Quantifying errors in spectral estimates of HRV due to beat replacement and resampling.
Clifford GD., Tarassenko L.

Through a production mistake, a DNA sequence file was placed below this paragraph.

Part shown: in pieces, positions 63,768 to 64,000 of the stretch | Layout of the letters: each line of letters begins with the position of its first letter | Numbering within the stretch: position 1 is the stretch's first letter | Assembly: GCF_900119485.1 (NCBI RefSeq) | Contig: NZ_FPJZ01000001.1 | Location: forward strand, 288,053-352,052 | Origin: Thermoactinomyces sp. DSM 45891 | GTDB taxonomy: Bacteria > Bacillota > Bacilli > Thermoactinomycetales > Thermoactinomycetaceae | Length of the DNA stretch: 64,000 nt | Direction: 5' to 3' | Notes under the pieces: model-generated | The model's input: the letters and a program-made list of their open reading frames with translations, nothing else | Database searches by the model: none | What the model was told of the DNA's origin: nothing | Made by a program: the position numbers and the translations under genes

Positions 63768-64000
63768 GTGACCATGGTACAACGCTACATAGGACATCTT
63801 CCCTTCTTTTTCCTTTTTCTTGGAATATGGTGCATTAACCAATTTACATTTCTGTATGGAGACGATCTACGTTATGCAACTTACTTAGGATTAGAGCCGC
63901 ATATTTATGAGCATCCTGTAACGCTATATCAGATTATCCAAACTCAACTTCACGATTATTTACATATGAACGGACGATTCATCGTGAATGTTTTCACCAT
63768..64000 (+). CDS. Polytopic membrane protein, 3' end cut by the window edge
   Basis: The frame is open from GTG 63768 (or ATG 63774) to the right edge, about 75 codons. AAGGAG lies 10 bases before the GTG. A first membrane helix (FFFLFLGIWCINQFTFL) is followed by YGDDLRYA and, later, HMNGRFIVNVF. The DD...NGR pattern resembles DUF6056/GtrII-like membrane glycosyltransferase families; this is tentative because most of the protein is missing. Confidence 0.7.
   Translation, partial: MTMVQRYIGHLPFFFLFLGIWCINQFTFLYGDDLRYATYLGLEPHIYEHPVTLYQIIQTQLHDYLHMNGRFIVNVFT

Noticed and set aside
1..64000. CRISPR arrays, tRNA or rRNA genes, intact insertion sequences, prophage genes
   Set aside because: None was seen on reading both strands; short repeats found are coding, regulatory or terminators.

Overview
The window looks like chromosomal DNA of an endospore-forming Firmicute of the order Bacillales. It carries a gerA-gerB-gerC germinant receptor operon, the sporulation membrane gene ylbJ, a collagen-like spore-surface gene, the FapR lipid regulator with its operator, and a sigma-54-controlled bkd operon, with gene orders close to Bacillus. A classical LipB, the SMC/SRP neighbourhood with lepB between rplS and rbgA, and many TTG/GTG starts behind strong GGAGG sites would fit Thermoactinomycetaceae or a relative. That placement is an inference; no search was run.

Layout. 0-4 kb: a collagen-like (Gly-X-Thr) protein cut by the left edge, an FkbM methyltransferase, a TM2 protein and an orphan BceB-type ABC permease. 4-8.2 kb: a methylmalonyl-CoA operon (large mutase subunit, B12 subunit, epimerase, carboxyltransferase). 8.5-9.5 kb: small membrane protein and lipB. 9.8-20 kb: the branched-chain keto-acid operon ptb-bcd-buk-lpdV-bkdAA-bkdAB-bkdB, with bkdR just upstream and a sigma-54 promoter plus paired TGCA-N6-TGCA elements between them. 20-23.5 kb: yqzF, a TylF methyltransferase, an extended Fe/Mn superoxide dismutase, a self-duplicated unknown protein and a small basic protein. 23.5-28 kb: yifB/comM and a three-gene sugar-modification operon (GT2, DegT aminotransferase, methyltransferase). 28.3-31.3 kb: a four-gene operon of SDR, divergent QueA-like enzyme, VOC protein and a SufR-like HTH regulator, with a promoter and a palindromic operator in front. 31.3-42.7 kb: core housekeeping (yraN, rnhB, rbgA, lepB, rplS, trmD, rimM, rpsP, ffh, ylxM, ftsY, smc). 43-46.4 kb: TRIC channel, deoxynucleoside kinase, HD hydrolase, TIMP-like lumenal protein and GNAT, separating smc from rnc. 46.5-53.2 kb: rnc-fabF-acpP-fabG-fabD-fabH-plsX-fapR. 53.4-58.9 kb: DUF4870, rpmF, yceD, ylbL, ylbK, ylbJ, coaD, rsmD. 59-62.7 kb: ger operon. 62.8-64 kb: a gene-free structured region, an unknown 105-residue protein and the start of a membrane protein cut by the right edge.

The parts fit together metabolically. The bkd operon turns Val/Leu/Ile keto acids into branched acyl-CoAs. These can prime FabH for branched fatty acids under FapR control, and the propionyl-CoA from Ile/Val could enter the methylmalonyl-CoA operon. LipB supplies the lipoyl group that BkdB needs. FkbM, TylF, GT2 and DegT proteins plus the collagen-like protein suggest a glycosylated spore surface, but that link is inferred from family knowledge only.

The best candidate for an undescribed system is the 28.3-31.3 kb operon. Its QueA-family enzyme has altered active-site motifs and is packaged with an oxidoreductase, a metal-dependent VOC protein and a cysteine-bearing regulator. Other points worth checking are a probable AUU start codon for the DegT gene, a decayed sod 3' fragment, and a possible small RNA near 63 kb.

Spectral estimates of heart rate variability (HRV) often involve the use of techniques such as the fast Fourier transform (FFT), which require an evenly sampled time series. HRV is calculated from the variations in the beat-to-beat (RR) interval timing of the cardiac cycle which are inherently irregularly spaced in time. In order to produce an evenly sampled time series prior to FFT-based spectral estimation, linear or cubic spline resampling is usually employed. In this paper, by using a realistic artificial RR interval generator, interpolation and resampling is shown to result in consistent over-estimations of the power spectral density (PSD) compared with the theoretical solution. The Lomb-Scargle (LS) periodogram, a more appropriate spectral estimation technique for unevenly sampled time series that uses only the original data, is shown to provide a superior PSD estimate. Ectopy removal or replacement is shown to be essential regardless of the spectral estimation technique. Resampling and phantom beat replacement is shown to decrease the accuracy of PSD estimation, even at low levels of ectopy or artefact. A linear relationship between the frequency of ectopy/artefact and the error (mean and variance) of the PSD estimate is demonstrated. Comparisons of PSD estimation techniques performed on real RR interval data during minimally active segments (sleep) demonstrate that the LS periodogram provides a less noisy spectral estimate of HRV.